Proactively establish a digital transformation strategy for your community. Hold open dialogue with citizens and staff to understand what level of digital access and engagement they expect, want, and need. Then, build a multi-year strategic plan to elevate systems and solutions to meet those needs, factoring in staffing, budget, and other compounding considerations. Seek out educational opportunities. Perhaps you have held your role as CIO in your local government for two decades. At the time you were hired, your primary focus may have been on infrastructure and hardware. If today, you feel the pressure to migrate your critical data to an intangible cloud you do not fully comprehend, take time to seek out the education you need to lead conversion efforts successfully. Evolution requires training and knowledge, and any CIO at any point in his or her career should feel validated in acknowledging the need for better understanding. Make digital transformation a priority. You will not be afforded the luxury of hitting pause on the daily operations of your local government while you overhaul systems and solutions for better integration and engagement. Leverage your support staff by delegating current operational responsibilities so that you can focus the majority of your efforts on the critical systems and software evolution that must occur. Focus on integrations. The digital transformation of local government is all about data sharing, personalized moments of engagement, and seamless solution utilization. Today’s most successful local governments need to foster collaboration not just among their people, but among the systems and software that power their administrations. Where siloed systems result in duplicative data entry, password fatigue, unintentional errors, and inefficiencies, integration among solutions enables assured accuracy, expedited service, and time optimization. Focus on adopting a strategy that leverages a central platform as the hub of your software stack, and an API-first content management strategy for the sharing of citizen and civic data. Accept the role of change manager. Not only will you be expected to lead your local government’s digital transformation, it will be critical that you help all staff in all departments understand the value of new systems and processes and embrace opportunities to learn new skills and modify workflows. For a city clerk who has used the same paper-based processes for thirty years to discover that he or she is now expected to utilize a cloud-based agenda and meeting management solution that integrates with your content management system, retraining may feel overwhelming. The success of your administration’s digital transformation will only be as successful as your weakest link—or your most hesitant department leaders. Accept that your evolved CIO position means becoming an agent of change and a positive force for improvement. The role of the CIO in digital transformation is vital. The CIO of the future—a future predicated on connectivity, integration, and engagement above all else—must be nimble, versatile, and open to expanding his or her role from infrastructure and systems manager to digital revolutionary. Before your community moves ahead without you at the helm, you must embrace your new role as well as the new role of local government in the lives of digitally engaged citizens.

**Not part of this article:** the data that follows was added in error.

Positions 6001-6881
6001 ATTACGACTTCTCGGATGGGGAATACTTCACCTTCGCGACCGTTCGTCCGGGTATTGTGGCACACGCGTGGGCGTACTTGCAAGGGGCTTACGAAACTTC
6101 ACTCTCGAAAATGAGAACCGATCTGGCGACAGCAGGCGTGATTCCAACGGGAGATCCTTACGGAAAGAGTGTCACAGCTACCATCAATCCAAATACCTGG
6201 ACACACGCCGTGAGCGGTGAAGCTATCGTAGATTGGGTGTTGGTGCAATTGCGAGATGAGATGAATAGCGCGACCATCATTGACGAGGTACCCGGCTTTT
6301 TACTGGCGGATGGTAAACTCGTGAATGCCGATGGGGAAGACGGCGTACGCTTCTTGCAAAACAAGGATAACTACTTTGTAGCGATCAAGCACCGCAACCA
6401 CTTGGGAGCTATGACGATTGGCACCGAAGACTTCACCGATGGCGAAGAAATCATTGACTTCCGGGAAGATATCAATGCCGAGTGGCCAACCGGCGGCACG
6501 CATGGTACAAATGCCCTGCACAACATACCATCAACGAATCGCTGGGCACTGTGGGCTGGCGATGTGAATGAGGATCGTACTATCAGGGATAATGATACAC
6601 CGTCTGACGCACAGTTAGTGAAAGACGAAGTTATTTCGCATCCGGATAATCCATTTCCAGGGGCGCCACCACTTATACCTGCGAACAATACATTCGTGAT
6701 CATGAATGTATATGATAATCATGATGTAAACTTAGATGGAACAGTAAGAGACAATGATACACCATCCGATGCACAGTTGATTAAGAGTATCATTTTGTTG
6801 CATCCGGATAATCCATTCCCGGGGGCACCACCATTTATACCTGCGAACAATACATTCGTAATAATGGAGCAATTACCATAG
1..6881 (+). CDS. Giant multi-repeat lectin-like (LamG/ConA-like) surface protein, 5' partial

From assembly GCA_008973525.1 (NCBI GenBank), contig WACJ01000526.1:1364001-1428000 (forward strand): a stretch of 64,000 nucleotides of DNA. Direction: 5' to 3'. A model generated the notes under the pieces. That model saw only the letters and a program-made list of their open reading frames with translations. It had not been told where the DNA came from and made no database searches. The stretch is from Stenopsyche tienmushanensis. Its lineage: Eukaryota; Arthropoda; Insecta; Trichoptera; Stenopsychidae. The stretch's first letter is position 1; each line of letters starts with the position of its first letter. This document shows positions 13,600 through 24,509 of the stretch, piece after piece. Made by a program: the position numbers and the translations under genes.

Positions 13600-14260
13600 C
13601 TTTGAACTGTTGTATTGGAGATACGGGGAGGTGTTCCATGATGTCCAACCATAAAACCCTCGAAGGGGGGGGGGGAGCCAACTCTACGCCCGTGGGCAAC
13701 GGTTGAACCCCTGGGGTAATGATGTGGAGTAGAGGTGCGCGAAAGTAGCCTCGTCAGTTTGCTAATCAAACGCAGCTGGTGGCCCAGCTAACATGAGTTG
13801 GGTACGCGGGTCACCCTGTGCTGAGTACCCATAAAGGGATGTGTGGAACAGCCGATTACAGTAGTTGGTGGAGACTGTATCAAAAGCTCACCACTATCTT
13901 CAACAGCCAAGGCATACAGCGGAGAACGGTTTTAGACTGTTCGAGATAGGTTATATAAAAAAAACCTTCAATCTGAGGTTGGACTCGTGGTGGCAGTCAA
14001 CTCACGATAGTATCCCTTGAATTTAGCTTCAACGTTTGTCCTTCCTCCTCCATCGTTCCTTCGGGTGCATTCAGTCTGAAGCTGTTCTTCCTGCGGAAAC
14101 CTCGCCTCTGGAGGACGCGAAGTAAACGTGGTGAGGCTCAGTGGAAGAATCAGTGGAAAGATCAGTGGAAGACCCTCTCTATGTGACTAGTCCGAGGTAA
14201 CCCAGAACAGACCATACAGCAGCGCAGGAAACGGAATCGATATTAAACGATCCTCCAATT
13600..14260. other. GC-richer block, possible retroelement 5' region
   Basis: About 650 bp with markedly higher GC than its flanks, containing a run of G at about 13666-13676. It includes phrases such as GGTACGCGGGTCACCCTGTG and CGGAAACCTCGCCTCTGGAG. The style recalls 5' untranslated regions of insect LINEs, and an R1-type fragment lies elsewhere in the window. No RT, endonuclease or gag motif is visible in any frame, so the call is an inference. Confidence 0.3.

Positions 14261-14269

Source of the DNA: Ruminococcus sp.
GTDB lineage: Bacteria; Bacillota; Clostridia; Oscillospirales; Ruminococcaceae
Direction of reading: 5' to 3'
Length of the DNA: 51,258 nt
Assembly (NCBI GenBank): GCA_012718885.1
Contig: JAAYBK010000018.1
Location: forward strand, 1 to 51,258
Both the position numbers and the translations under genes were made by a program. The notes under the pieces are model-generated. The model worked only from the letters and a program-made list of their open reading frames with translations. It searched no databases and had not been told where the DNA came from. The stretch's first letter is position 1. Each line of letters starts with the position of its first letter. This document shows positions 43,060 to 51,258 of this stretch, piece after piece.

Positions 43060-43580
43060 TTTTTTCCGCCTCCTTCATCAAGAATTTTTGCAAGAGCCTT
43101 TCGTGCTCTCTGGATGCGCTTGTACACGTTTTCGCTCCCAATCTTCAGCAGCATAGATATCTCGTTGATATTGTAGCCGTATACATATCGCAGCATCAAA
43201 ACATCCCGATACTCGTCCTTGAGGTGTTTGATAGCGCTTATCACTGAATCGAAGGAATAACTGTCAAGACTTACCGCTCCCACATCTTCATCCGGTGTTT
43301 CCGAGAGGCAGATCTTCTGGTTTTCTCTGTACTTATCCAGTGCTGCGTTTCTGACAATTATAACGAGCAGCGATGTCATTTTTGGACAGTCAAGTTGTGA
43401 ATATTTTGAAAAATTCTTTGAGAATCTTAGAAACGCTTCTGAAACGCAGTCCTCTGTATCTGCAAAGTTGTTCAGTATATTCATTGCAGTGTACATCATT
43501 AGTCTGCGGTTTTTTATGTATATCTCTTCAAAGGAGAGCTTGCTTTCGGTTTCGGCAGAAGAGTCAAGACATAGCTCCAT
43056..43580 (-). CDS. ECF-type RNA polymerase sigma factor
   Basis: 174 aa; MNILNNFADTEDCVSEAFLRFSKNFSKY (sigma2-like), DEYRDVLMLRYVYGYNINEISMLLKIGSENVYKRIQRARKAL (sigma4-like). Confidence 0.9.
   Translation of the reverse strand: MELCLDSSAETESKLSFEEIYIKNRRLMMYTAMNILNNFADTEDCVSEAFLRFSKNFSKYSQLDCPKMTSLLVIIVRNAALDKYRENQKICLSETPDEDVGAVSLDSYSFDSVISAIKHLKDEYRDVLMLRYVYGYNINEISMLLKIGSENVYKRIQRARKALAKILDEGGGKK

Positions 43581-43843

About the Author
Ben Sebree, CivicPlus Director of Platform and Technology
As the Director of Platform and Technology for CivicPlus, Ben is primarily responsible for identifying opportunities for CivicPlus’ integrated portfolio of unified applications to continue to meet the evolving needs of local governments and their citizens using the latest paradigm-shifting technologies. His expertise and passion for innovation enables CivicPlus to remain at the forefront of the digital transformation revolution. Ben has over eleven years of experience in the technology space with seven years focusing on enterprise platforms, integrations, IoT technology, AI, and CaaS. Products he's managed have received multiple industry awards, and today, his innovative processes still have numerous patents pending.
In addition to leading CivicPlus’ integrated solution offering, Ben is responsible for working with third-party partners to build industry-leading system integrations to enable CivicPlus’ solutions to further serve as the foundation for all local governments’ software stack needs. Ben holds a Bachelor of Science degree in Management Information Systems and Human Resources, and a Master of Business Administration from Kansas State University.